(Jul 19, 2007)


Interest in solar energy spreading through Germany


By Paul Burkhardt
From AP


Vauban includes passive houses _ with triple-thick glass windows and walls of compressed natural materials _ that help create all the energy they will need. These cost around 15 percent more than a conventional house, according to Disch.

The passive houses are located within a district with strict limits on car traffic, where families on bikes take up the streets, some pulling carts to carry goods and others leading their dogs on leashes.

Some critics ridicule the scene, joking that passive home residents make their own breakfast cereals, shunning store-bought brands. Others find irony shining from the solar panels mounted on a parking garage.

Despite the jokes, a renewable-minded culture has been developing among Freiburg's people.

''Plus energy'' apartments designed by Disch atop the Solar Ship, a mixed residential and commercial building that contains an organic grocery and his architectural firm, each have solar panels that create four times more energy than the flats consume.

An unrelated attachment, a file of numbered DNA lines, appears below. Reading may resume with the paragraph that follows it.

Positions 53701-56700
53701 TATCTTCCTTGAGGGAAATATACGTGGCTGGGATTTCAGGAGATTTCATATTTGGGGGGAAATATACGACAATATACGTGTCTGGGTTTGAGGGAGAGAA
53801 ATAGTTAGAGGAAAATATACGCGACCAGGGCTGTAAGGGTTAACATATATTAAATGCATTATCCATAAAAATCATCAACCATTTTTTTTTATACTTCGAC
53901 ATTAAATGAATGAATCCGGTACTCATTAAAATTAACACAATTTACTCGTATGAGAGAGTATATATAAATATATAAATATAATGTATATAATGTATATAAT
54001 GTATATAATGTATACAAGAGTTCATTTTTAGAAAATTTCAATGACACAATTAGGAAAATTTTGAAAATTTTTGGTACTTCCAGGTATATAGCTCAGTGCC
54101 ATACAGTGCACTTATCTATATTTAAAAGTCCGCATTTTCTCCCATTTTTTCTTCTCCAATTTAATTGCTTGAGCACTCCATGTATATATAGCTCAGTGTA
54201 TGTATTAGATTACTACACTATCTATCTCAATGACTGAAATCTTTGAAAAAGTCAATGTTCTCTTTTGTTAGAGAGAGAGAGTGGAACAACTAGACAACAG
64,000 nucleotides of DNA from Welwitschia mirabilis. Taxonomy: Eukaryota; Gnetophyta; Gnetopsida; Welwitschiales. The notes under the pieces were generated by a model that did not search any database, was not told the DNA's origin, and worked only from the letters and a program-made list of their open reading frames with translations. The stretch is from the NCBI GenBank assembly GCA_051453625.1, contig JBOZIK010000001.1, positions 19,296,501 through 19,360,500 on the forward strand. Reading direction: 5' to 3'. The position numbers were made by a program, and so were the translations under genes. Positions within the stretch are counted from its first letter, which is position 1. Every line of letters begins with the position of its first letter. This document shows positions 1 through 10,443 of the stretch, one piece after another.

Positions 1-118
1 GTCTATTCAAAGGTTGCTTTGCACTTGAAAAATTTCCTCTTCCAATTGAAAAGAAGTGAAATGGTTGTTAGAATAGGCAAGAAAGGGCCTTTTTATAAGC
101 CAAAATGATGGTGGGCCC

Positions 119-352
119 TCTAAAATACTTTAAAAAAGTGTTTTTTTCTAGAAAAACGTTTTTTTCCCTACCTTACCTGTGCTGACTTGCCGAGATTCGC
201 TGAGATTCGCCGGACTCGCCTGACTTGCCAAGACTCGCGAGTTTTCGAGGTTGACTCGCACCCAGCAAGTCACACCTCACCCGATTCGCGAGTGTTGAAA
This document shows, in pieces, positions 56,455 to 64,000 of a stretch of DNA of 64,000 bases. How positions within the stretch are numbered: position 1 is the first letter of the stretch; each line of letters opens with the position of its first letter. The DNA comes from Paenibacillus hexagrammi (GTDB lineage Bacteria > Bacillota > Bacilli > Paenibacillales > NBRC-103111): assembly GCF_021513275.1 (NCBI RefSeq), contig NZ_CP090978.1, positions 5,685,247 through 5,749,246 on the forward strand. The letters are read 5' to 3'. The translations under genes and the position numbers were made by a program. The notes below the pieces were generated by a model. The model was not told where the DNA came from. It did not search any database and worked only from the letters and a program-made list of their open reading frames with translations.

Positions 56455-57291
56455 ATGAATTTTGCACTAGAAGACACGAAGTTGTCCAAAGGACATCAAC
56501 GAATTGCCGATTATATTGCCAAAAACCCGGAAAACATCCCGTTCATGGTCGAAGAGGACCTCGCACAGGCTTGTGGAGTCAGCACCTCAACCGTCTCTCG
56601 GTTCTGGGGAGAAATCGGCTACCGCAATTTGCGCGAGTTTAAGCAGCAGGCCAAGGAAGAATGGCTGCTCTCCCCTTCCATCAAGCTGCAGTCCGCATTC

The headquarters building of solar panel maker Solar-Fabrik applies similar techniques for the workplace. It features a photovoltaic facade and a generator run on vegetable oil that together creates all the energy needed for the building.

The power company Badenova says about 10 percent of its customers now opt for a higher bill to support greater use of regional and renewable energy.

Another initiative combines solar technology and sport. The city's soccer team showers after games with water heated by solar panels on the stadium roof. The team gave season tickets to investors in the project.

Other panels on the stadium earn money by feeding electricity into the power grid and were financed by a partnership of local team SC Freiburg and Badenova, which offered public shares in the project.

For all Freiburg's efforts to use renewable energy, Dresel of the Environmental Protection Agency admits with a half-kidding reluctance that solar only comprises 0.74 percent of the city's electricity supply.

''For the time being, its still very small, but the qualitative aspect is very strong,'' Dresel said. ''This creates momentum for the future.''

Renewable energy in the Freiburg region makes up almost 4 percent of energy production. The city has set a target of 10 percent of renewable usage by 2010. Freiburg already has set some low energy requirements for home buyers.

It helped that Germany's Renewable Energy Sources Act, passed in 2000, set a healthy price to be paid for renewable energy fed into the electricity grid, and that figure was revised upward in 2004.

But even in this pioneering city for renewable energy, Disch complains that he has to be as creative in getting money for his projects as he is in designing them.

''It's getting less difficult,'' he said, ''but it's still hard.''


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